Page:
Women often experience pain after sex, and it’s important to understand why. Although this symptom is rarely serious, it could indicate an underlying medical issue that requires attention.
Stomach pain after sex may be caused by any number of factors. If you experience regular or persistent post-sex abdominal pain, you should see a doctor.
For most of us, sex is associated with physical pleasure. However, painful sex doesn’t get as much attention. If you’re experiencing pain in the lower abdomen after sex it may be a sign of a medical issue. In some cases, painful sex can be caused by vaginal infections or pelvic disorders like endometriosis or uterine fibroids. This is why it’s important to see a doctor to discuss the issue and find a solution.
During sex, the body releases hormones that cause your pelvic muscles to contract. This can lead to orgasms, which are a good thing, but can also cause cramping in the lower abdomen and pelvis. These cramps are similar to those you would experience during your period. This is why it’s important to have a good quality lubricant during sex or use heating pads before and after sex to reduce uterine cramping.
Endometriosis is a disease that affects about 1.5 million women and those assigned female at birth in the UK. It occurs when cells resembling those in the lining of your womb (uterus) start to grow elsewhere in the body, including on your fallopian tubes and ovaries. Every month these cells build up, break down and bleed. However, unlike when this happens in the uterus, the blood can’t escape and is left in your pelvic area.
Uterine fibroids are noncancerous growths that form in the wall of your uterus (womb). They can cause pain and heavy, irregular vaginal bleeding. Fibroids can also increase your risk of having an ovarian cyst (a fluid-filled sac) on one or both of your ovaries.
Your ovaries are small organs that produce hormones, including estrogen and progesterone, which help develop the uterine lining each month in preparation for pregnancy. Each ovary grows a follicle that contains an egg. About two weeks before your period, the follicle ruptures, releasing the egg for potential fertilization and pregnancy. Some women have sex when they’re ovulating, which can cause abdominal cramping.
A hysteroscopy or laparoscopy can be used to check for uterine fibroids and other conditions that might be causing your pain after sex. During these procedures, doctors insert a thin tube with a camera into your uterus through the cervix. They might also take a tissue sample for a biopsy.
If you’re not sure what’s causing your pain, talk to your doctor about it. They might recommend using a heating pad or taking over-the-counter nonsteroidal anti-inflammatory drugs (NSAIDs). If your pain is severe, they may suggest a hysteroscopy or a procedure called embolization. Both of these procedures involve injecting a small amount of a clot-dissolving medicine into the fibroid. This can make it easier to remove the fibroid surgically.
Pelvic Inflammatory Disease (PID)
If your stomach hurts after sex it’s important to see your gynecologist right away. She will ask about your symptoms and your sexual and medical history. She will do a pelvic exam with you sitting up or lying down (a female chaperone is usually offered). Swabs may be taken from the vagina and cervix to test for an infection. The results will take a few days to come back. She may also do an ultrasound or a laparoscopy to check for any abnormalities in your uterus or fallopian tubes, or for cysts or fibroids.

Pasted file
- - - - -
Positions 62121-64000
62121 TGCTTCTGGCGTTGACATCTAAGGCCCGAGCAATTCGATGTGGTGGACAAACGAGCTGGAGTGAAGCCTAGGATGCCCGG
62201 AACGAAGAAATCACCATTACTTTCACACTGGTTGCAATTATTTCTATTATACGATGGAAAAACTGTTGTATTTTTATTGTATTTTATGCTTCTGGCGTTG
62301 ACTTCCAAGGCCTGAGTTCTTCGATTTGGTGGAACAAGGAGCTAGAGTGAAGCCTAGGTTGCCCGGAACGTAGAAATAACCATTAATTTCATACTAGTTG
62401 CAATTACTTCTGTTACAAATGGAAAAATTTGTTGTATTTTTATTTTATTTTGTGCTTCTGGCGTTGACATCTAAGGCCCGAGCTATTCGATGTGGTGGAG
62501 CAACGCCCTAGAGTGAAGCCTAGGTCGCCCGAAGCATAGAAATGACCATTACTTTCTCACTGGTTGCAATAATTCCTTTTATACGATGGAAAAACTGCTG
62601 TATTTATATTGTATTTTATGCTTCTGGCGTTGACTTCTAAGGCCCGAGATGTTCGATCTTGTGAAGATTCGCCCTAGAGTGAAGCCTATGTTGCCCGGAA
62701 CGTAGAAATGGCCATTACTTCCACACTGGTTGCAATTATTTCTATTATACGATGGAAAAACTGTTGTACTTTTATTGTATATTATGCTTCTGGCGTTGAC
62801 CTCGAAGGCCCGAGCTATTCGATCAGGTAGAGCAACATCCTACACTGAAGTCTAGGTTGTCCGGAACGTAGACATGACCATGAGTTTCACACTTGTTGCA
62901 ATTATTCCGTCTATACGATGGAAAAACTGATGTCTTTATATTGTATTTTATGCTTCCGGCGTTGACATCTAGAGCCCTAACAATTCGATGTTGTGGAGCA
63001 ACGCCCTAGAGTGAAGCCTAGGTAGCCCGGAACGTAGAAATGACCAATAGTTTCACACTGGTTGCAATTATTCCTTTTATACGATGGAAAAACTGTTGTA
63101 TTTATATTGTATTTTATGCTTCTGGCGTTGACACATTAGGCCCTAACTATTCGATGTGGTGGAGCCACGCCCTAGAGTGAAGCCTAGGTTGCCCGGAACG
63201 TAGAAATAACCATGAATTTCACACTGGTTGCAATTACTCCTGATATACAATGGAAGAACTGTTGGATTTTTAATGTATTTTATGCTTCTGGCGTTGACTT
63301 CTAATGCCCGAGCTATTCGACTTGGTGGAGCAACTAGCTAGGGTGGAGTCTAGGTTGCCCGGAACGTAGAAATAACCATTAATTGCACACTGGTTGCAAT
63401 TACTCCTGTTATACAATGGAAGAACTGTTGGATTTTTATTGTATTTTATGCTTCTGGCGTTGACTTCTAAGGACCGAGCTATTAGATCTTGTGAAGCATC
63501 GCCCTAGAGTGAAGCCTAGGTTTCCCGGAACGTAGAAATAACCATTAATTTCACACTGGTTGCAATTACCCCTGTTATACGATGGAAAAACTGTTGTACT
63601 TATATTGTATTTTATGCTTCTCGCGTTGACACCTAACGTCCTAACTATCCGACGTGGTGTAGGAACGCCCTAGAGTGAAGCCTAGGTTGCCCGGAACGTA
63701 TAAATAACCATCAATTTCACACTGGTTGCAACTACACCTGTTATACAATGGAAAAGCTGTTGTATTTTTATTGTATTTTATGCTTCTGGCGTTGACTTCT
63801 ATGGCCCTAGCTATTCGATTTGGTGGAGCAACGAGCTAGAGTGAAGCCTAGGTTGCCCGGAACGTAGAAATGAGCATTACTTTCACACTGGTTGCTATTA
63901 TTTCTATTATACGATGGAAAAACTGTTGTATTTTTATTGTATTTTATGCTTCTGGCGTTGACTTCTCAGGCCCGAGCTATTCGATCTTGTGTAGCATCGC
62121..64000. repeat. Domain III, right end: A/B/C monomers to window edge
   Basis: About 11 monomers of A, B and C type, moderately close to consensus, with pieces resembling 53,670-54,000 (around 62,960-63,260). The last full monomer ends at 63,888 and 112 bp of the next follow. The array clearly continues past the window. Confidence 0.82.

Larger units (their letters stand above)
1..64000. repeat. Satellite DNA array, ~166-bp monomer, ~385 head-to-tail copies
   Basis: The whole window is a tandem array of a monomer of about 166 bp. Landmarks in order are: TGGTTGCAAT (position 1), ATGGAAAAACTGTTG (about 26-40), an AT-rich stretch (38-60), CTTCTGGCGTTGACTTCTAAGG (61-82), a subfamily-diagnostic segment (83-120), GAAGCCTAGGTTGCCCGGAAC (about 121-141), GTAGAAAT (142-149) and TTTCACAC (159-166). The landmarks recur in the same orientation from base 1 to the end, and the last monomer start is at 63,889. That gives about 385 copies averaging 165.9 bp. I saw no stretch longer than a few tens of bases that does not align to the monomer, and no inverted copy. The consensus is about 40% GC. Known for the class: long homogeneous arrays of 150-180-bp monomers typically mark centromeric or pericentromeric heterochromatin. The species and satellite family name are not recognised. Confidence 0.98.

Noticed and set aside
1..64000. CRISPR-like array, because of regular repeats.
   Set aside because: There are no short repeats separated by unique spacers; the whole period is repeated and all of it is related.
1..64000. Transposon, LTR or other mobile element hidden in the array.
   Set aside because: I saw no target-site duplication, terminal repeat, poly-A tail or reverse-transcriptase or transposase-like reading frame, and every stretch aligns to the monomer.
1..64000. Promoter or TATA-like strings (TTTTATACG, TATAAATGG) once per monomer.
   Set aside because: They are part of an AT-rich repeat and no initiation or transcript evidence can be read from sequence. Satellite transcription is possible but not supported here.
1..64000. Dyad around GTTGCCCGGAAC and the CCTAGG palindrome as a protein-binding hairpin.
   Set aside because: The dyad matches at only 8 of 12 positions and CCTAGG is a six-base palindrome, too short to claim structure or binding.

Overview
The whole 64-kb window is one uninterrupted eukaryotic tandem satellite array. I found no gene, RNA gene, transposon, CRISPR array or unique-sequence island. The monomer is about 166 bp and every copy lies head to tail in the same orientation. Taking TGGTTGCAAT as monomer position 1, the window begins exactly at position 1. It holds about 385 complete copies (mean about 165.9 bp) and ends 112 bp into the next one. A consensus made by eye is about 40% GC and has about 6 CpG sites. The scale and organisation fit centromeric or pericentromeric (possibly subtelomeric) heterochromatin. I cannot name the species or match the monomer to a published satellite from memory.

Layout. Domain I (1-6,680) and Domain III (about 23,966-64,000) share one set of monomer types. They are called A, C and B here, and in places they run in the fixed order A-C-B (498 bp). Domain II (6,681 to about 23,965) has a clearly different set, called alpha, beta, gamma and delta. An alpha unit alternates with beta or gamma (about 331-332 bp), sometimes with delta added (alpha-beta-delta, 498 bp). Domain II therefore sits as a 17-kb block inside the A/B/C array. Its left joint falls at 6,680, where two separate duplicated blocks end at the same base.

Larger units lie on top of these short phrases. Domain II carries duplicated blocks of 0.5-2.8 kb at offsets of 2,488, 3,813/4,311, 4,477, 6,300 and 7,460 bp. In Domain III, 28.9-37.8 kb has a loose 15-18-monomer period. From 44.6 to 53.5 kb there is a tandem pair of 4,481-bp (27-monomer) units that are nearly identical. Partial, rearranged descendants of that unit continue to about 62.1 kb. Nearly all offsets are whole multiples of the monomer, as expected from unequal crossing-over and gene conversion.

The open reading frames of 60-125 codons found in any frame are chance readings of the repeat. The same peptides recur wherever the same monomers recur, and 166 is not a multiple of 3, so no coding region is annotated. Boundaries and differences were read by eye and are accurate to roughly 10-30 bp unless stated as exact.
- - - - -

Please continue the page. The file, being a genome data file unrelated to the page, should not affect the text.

If she thinks you have PID, she will probably prescribe antibiotics to clear the infection. This will likely be a mixture of pills and an injection. It’s important to finish the whole course of antibiotics to avoid the infection returning. Your doctor may also want to test your recent sexual partners to make sure they haven’t got an STD that could have caused the infection.
You should not ignore pain in your stomach after sex, especially if it’s accompanied by other symptoms such as unusual vaginal discharge or bleeding or fever. The longer you wait to get treatment for PID, the more likely it is that you will have long-lasting problems such as infertility or damage to your fallopian tubes. The good news is that prompt antibiotic treatment can prevent this.
Urinary Tract Infection (UTI)
When people discuss sex, they usually talk about pleasure. But painful sex doesn’t get as much attention—and it can be really frustrating. The pain you feel during and after sex is called dyspareunia, and it can occur for many reasons.
For example, a UTI can cause pain in the lower abdomen after sex. This is because bacteria can travel from the anus to the urethra, and then into the bladder or kidneys. UTIs can be uncomfortable, but a doctor can prescribe antibiotics and the symptoms should go away in a few days.
Sperm is an irritant to the uterus, and it can sometimes trigger a uterine contraction. That’s why it’s not uncommon for women to feel lingering pelvic cramps after orgasm. These cramps are normal and should subside soon after you take some deep breaths or relax. If they persist, it’s a sign of something more serious—like pelvic inflammatory disease (PID). PID is a bacterial infection that affects the female reproductive organs and the gut. It can result from untreated sexually transmitted infections (STIs), like chlamydia, gonorrhea and mycoplasma.
As you can see, there are many possible causes of pain after sex. It’s not always a big deal, but you should consult your doctor if it happens frequently or lasts more than a few hours. Using a heating pad and taking NSAIDs can help reduce your pain.